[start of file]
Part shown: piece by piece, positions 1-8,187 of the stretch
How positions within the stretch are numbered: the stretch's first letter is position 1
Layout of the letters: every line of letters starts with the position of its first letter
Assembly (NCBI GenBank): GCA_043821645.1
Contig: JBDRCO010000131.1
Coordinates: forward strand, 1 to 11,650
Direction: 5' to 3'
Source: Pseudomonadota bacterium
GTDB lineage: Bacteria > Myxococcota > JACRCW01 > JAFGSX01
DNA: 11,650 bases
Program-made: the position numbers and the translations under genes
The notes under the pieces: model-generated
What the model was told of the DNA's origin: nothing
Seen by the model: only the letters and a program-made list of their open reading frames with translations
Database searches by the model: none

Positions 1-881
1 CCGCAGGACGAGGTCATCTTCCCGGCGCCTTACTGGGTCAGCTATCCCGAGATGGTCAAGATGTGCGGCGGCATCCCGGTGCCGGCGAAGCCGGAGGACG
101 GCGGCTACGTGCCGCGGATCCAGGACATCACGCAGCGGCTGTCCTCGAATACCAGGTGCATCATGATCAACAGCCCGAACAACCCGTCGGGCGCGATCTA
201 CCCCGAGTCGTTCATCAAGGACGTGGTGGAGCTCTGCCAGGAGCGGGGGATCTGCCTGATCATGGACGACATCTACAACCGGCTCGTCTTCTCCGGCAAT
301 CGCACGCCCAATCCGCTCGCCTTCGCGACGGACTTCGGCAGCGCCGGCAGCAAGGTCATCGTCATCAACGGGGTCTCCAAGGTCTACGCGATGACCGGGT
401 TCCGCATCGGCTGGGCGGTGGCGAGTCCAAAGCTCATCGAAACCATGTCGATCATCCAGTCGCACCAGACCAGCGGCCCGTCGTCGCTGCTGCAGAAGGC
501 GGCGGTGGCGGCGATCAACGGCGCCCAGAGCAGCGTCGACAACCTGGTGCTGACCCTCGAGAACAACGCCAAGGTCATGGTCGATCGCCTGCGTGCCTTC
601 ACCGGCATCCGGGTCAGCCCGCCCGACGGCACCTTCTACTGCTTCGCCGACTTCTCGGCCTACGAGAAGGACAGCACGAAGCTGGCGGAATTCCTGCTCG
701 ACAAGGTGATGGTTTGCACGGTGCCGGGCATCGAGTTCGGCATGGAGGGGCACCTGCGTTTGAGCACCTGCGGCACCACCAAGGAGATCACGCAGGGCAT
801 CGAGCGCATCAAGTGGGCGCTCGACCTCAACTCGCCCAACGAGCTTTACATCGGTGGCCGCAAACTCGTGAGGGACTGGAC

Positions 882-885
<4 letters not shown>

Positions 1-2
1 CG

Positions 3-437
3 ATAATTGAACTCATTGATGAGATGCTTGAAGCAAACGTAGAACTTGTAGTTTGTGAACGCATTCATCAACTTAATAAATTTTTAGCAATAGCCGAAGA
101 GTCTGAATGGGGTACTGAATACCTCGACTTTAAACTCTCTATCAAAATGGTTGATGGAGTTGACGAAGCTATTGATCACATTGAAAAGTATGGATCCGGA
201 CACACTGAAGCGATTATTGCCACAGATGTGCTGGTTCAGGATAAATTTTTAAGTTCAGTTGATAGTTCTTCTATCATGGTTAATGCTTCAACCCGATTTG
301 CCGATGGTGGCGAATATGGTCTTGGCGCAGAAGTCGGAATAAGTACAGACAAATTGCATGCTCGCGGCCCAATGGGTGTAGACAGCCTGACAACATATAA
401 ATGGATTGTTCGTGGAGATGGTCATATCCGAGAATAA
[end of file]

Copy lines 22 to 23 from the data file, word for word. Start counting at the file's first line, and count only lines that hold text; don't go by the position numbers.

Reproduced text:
501 GGCGGTGGCGGCGATCAACGGCGCCCAGAGCAGCGTCGACAACCTGGTGCTGACCCTCGAGAACAACGCCAAGGTCATGGTCGATCGCCTGCGTGCCTTC
601 ACCGGCATCCGGGTCAGCCCGCCCGACGGCACCTTCTACTGCTTCGCCGACTTCTCGGCCTACGAGAAGGACAGCACGAAGCTGGCGGAATTCCTGCTCG